Coach Bruce Boudreau wore a Wild-themed knit hat as he relayed instructions; puffs of air swirled among players when they chatted in between drills.
And there was snow piled up under the bench.
The scene at the Recreation Outdoor Center on Thursday morning in St. Louis Park wasn’t just a departure from the usual practice setup.
It was also a preview of what’s to come when the Wild hosts the Winter Classic next season on New Year’s Day at Target Field.
“It’s awesome,” defenseman Ryan Suter said. “I know I’m really looking forward to it. All the guys seem pretty happy about it. It should be a fun atmosphere.”
A day earlier, the Wild was awarded the 2021 spotlight after long pursuing the NHL’s marquee event. The team was in contention for 2020, but the game ultimately went to the Cotton Bowl in Dallas where the host Stars prevailed over the Predators on Wednesday.
“This is a state where that’s what people do. They go out on the ponds. They go out and skate on their outdoor rinks. They spend time playing the game outside,” center Eric Staal said. “Rightfully so, getting the opportunity to showcase the state and the game itself here in Minnesota, for us as players to be involved with everything leading up to it will be pretty fun.”
Although the game is almost a year away, coinciding with the Wild’s 20th season, the Wild and Twins already have been preparing for it.
As part of the bid, Target Field had to be winterized — a process that made sure the facility would have running water and functioning restrooms and concessions on Jan. 1 “just like they would on July 1,” Twins President Dave St. Peter said.
These improvements came at a “significant expense,” Wild team President Matt Majka said, but the Twins have wanted to play host to a hockey game for quite some time. Their groundskeeper, Larry DiVito, has taken in many outdoor hockey games and was in Dallas last week to touch base with the NHL’s ice specialist Dan Craig.
“It’s going to be great,” winger Zach Parise said. “You have the skyline and the downtown in the background. A lot of us are Twins fans in the room, so we’re looking forward to it.”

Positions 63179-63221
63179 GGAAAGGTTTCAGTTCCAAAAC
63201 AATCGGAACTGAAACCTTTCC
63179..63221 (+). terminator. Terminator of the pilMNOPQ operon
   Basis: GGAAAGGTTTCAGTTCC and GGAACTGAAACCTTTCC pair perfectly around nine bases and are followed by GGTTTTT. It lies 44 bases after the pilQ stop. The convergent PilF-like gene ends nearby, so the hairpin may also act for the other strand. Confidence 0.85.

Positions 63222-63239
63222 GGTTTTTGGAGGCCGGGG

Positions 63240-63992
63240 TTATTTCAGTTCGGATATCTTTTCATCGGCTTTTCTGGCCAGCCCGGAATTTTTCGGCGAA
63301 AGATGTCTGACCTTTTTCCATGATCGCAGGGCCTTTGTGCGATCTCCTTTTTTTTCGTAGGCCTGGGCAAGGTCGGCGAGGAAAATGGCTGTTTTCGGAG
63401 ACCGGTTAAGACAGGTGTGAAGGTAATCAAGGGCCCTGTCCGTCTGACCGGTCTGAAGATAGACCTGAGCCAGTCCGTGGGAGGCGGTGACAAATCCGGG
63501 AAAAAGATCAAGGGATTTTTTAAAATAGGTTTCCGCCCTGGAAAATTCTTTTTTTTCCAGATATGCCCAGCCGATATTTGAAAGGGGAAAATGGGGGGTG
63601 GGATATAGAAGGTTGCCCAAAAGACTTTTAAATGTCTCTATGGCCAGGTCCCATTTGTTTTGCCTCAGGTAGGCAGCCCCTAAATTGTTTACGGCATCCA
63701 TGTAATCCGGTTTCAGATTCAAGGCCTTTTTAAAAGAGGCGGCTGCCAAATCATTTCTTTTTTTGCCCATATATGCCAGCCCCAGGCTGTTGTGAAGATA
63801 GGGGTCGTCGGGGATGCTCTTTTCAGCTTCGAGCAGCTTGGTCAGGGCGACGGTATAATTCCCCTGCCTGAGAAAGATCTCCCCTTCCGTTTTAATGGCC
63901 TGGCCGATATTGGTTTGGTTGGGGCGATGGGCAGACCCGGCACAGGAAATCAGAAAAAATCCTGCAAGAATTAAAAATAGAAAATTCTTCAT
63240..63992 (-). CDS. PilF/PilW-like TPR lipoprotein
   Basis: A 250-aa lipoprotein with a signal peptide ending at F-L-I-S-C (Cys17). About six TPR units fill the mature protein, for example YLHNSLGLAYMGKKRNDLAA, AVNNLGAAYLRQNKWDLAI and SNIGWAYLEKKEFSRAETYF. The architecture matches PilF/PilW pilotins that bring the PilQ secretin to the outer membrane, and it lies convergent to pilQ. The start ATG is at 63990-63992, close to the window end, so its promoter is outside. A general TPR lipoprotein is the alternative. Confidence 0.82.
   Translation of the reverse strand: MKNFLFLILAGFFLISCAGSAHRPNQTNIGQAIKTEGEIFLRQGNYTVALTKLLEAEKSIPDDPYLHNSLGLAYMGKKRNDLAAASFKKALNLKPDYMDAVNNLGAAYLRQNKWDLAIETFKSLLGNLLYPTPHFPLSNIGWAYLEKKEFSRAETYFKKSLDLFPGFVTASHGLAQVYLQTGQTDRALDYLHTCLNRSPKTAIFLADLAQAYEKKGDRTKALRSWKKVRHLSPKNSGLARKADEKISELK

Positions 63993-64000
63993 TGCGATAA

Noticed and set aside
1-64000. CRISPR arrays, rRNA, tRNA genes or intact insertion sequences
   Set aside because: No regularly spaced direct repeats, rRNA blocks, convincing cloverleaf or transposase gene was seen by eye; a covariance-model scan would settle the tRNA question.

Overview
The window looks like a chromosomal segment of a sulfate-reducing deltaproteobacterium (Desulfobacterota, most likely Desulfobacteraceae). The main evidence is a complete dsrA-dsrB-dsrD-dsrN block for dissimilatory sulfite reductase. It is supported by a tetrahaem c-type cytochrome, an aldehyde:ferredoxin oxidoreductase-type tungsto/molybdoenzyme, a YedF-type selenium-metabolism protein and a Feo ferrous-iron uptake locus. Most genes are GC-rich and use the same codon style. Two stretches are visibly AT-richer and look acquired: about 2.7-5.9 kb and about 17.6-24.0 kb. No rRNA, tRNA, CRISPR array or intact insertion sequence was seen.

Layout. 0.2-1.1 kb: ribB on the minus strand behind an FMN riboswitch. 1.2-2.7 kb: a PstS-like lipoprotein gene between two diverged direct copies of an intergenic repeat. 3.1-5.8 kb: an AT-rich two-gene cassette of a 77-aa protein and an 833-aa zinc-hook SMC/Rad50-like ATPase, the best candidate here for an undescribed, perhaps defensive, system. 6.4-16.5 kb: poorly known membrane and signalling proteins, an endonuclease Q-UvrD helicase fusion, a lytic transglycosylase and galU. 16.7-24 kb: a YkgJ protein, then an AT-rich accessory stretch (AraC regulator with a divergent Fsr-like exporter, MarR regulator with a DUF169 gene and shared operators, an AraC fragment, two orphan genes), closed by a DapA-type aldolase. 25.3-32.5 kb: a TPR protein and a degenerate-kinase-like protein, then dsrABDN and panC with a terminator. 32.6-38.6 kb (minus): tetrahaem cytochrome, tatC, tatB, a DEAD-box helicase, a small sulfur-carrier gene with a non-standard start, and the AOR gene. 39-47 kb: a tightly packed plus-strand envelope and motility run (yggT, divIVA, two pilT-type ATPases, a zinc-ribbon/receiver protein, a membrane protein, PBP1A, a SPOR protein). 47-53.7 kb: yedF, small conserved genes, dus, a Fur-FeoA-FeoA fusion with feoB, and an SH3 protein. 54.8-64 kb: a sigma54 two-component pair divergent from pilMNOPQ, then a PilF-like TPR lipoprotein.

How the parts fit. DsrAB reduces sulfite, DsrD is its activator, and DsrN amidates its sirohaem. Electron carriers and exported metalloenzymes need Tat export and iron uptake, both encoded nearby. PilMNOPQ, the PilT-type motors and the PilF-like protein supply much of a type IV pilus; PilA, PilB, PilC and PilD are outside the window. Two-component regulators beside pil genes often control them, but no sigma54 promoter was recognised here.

Where exactly the rink will be situated over the diamond is unclear, and that positioning could also impact the final capacity. Right now, that number is pegged around 40,000.
Tickets won’t go on sale to the public for months, but Wild season-ticket holders will get the first chance to purchase in several weeks, Majka said. Within that timeline is also when an opponent is expected to be revealed.
“A divisional game would bring that rivalry part, for sure, more so whether it’s Winnipeg, St. Louis, Chicago, Dallas,” Staal said. “Those are teams that are important points and big games every time we play against them every season.”
The weather was mild Thursday in St. Louis Park, where the high was expected to reach 36 degrees, but cooler temperatures, snow and/or rain could certainly affect the execution of the Winter Classic. If needed, the game could get bumped back to Jan. 2.
“If you get the right conditions like they are right now for a New Year’s game, it’ll be quite a spectacle,” coach Bruce Boudreau said.
Everyone participated in the outdoor session Thursday except captain Mikko Koivu (cold) and defenseman Carson Soucy, who took a maintenance day. Boudreau expects Koivu to practice Friday and is hopeful Soucy skates.
But only a handful of Wild players have played in an outdoor game.
Seven were in the lineup when the team held a Stadium Series game Feb. 21, 2016, at TCF Stadium.
“You walk out there and see all the fans cheering loud,” Suter said. “It’s something I’ll never forget, and I’m sure this is going to be just as special.”
Boudreau coached in the 2011 Winter Classic at Heinz Field when he was with the Capitals, an experience he called one of the best of his life; and winger Mats Zuccarello has skated in three outdoor games: two Stadium Series games at Yankee Stadium and the 2018 Winter Classic at Citi Field — all with the Rangers.
Winger Ryan Hartman is also familiar with the Winter Classic, playing in the 2017 one at Busch Stadium when he was a member of the Blackhawks and taking in the event in 2009 as a fan when it was at Wrigley Field.
“It was probably 2 degrees that day and snowing, so that was a crazy cold day,” said Hartman, who sat by the first base line in the second level. “Just being on both sides of it, it’s pretty cool and you really take in the whole aspect.”
Staal has experienced almost all there is in hockey, capturing a Stanley Cup and gold medals in international play and being on the brink of his sixth All-Star Game appearance. But he’s never played in an outdoor game, an opportunity he’s been hoping to receive.
“The memory of growing up doing it, I think that’s the cool part,” he said. “You did so much of it as a kid, for the love of the game, just playing outside on the pond and fooling around. And to play a game that means something outside in a special environment is pretty special.”